17.2. No excuses
If you fail to do your work, don’t ever blame anyone or anything. Your responsibility is to draw up contingency plans for the “worst-case scenarios”:
- Missing the deadline because the client did not send you the data? You should have accounted for it in your schedule.
- Late for work because of a traffic jam? Why didn’t you get up earlier?
- Your pet bite your suit? Any sensible person should have a spare one; even if that one is bitten, aren’t we paying you enough to get a new suit at the store this morning?
In short, if you want to be a consultant, don’t make excuses.
17.3. Result-oriented / Can-do attitude
“There’s nothing I can’t do” – that’s the mindset you need to work in management consulting.
The result orientation inside a consulting firm is intense – saying that it’s “Mission Impossible” everyday would not be an exaggeration, but at the end of the day it’s always “Mission Accomplished”.
The boss doesn’t pay much attention to how you do a task, or what resources it takes, as long as you get it done. The firm has enough resources of every kind to help you with that, so there’s no reason you can’t pull it off.
17.4. Top-down communication
Communications made by consultants are always short, concise, to-the-point, action-oriented, and structured.
We were all given full-on lectures by our parents back when we were kids, for wasting food or not exercising (or not studying, for Asians like me). If they were management consultants, most of those lectures would be replaced with powerful, action-oriented messages: “Go study. If you don’t get an A+ for the next test, I’ll have to discipline you”.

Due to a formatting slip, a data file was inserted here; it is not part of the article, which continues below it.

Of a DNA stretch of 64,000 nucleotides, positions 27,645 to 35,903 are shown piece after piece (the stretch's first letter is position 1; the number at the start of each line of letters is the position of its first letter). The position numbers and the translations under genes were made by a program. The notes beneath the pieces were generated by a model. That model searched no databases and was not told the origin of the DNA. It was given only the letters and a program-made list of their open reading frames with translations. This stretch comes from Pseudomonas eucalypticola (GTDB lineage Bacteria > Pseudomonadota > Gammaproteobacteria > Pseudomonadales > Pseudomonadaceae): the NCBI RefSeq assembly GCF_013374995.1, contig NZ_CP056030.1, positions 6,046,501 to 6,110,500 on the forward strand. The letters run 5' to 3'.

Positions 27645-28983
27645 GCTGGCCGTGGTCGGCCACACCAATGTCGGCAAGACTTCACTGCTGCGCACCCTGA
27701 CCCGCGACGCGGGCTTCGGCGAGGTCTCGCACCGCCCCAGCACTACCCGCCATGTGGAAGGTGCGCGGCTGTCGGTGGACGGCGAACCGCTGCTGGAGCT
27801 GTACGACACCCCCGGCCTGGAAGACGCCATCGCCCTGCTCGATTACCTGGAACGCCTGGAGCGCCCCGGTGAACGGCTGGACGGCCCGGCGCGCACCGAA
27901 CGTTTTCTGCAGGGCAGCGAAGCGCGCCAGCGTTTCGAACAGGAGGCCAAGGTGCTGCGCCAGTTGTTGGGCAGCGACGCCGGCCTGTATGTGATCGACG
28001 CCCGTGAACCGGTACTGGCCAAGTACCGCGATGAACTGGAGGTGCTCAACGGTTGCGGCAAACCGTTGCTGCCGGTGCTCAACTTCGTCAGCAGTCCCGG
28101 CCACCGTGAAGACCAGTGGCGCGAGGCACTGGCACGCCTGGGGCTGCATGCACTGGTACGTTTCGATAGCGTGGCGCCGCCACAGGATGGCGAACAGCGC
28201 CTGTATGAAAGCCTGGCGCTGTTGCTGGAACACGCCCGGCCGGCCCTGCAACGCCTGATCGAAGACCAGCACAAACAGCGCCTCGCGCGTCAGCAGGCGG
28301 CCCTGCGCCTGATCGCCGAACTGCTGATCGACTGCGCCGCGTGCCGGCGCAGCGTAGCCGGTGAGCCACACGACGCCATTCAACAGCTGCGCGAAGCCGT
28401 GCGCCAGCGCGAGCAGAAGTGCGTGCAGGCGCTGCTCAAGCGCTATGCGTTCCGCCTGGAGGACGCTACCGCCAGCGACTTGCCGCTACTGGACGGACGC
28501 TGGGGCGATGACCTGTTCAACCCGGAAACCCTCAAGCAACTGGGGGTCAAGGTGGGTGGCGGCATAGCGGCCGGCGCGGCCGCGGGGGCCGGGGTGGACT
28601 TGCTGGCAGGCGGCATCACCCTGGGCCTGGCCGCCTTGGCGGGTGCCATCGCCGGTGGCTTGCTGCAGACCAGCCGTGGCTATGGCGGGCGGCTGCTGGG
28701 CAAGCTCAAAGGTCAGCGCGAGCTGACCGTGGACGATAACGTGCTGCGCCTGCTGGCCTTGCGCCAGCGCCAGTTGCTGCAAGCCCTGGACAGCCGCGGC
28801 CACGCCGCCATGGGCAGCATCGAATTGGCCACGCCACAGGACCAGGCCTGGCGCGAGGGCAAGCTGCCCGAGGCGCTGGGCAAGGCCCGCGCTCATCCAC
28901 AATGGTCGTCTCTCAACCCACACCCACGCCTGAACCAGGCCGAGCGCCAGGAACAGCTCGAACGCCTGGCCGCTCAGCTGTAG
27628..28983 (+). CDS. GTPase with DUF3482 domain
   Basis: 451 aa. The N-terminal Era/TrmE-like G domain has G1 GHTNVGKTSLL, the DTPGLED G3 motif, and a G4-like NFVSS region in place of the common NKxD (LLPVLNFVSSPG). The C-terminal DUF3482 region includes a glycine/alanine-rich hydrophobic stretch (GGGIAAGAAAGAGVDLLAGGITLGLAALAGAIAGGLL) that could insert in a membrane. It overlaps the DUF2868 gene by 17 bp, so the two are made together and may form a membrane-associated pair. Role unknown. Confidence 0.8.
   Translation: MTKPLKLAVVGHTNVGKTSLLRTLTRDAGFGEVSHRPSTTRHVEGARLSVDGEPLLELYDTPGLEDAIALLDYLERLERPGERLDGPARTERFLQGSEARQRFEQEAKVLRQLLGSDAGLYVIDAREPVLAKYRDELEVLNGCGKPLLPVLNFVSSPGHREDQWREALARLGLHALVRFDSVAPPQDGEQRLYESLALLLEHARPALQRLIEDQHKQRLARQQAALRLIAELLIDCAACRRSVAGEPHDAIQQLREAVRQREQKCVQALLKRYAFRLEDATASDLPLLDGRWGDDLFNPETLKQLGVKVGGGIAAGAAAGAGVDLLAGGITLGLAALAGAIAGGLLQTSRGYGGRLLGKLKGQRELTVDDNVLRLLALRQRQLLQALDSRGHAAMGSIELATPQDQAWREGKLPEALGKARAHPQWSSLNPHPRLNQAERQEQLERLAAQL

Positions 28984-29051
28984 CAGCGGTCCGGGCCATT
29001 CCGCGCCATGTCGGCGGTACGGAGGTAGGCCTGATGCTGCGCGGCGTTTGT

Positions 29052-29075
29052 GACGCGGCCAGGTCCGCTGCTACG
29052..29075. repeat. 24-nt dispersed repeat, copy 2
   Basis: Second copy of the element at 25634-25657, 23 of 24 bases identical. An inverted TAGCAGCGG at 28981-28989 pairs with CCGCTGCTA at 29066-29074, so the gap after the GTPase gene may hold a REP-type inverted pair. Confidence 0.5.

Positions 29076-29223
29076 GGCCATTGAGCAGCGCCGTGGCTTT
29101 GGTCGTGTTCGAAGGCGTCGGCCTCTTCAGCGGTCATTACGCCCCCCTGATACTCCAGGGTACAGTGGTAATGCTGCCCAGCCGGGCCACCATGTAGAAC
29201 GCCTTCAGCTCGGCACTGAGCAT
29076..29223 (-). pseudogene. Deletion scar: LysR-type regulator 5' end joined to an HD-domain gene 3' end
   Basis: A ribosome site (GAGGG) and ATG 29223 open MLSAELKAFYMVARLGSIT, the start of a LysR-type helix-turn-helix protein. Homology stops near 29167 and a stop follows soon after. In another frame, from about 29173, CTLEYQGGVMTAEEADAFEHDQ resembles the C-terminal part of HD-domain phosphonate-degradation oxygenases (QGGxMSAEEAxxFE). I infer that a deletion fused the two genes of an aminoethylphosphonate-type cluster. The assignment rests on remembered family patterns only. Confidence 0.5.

A consultant seeing something non-MECE is like your mom seeing your messy bedroom. It’s that discomforting.
If you wish to be a consultant, train yourself to be MECE in everything you do. Once you can be MECE effortlessly, and you start spotting the annoying non-MECE-ness in everything around you, you know you’ve got it.
If you’re unstructured, you won’t get in the business.
Being “structured” is a pretty vague concept, but everyone in the consulting industry knows when they see it. It’s about being organized, logical, top-down, MECE, etc.. Basically, if you can approach things the same way as real consultants, you will be deemed “structured”
If you can’t meet the deadline, you’re dead (of course, not literally).
A consulting firm works like the perfect machine, where every part operates as intended. When consultants promise to help you with something, you can be nearly 100% sure that they’ll keep their word. This makes work management that much easier.
Consequently, if you start missing the deadlines, you’ll be out of the game soon enough.
17.8. Manager from Day 1
You’ll get the idea right away if you watched this video on the job of management consultants:
In short, even as an entry-level associate, you’ll be managing a multitude of resources (experts, specialists, etc.), contents (reports, client data, expert knowledge,…), and stakeholders (the two most important being your client and your boss).
Pulling all of these together to create impactful results would be an impressive feat, even for the best and brightest new hires.
17.9. Client first
Don’t. Ever. Piss off. The client.
Management consulting is a special service industry – besides the usual “don’t disrespect the client” and “don’t leave a bad image of the firm”, there’s also “don’t make them hate you while telling them to do what they probably hate.” (which is a good way so sum up a consultant’s job).
In case interviews and PEIs, the interviewer will be asking himself a big question: “Can I trust this guy to represent me and my firm before the client?” – if the answer is anything below a stellar impression, you won’t be receiving an offer.